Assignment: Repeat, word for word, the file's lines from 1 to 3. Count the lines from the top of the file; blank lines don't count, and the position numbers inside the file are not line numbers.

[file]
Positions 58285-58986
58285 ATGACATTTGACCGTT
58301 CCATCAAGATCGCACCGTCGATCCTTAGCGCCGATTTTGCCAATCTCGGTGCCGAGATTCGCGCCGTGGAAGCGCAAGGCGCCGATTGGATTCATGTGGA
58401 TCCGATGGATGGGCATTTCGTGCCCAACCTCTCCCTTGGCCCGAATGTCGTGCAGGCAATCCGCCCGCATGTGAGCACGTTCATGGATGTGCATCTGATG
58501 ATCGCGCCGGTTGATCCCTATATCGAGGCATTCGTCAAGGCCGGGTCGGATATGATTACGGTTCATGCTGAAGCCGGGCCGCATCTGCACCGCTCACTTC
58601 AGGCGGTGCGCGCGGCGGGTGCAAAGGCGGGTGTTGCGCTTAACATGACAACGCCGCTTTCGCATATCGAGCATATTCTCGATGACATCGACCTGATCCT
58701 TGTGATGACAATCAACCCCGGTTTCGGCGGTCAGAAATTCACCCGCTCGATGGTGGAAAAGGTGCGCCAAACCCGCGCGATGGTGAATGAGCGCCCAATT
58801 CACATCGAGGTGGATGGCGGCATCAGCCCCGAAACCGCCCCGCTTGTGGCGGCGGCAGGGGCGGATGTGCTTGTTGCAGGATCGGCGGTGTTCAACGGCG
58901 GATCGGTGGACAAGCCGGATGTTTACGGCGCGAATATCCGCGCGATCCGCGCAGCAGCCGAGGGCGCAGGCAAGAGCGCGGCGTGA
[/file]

Positions 58285-58986
58285 ATGACATTTGACCGTT
58301 CCATCAAGATCGCACCGTCGATCCTTAGCGCCGATTTTGCCAATCTCGGTGCCGAGATTCGCGCCGTGGAAGCGCAAGGCGCCGATTGGATTCATGTGGA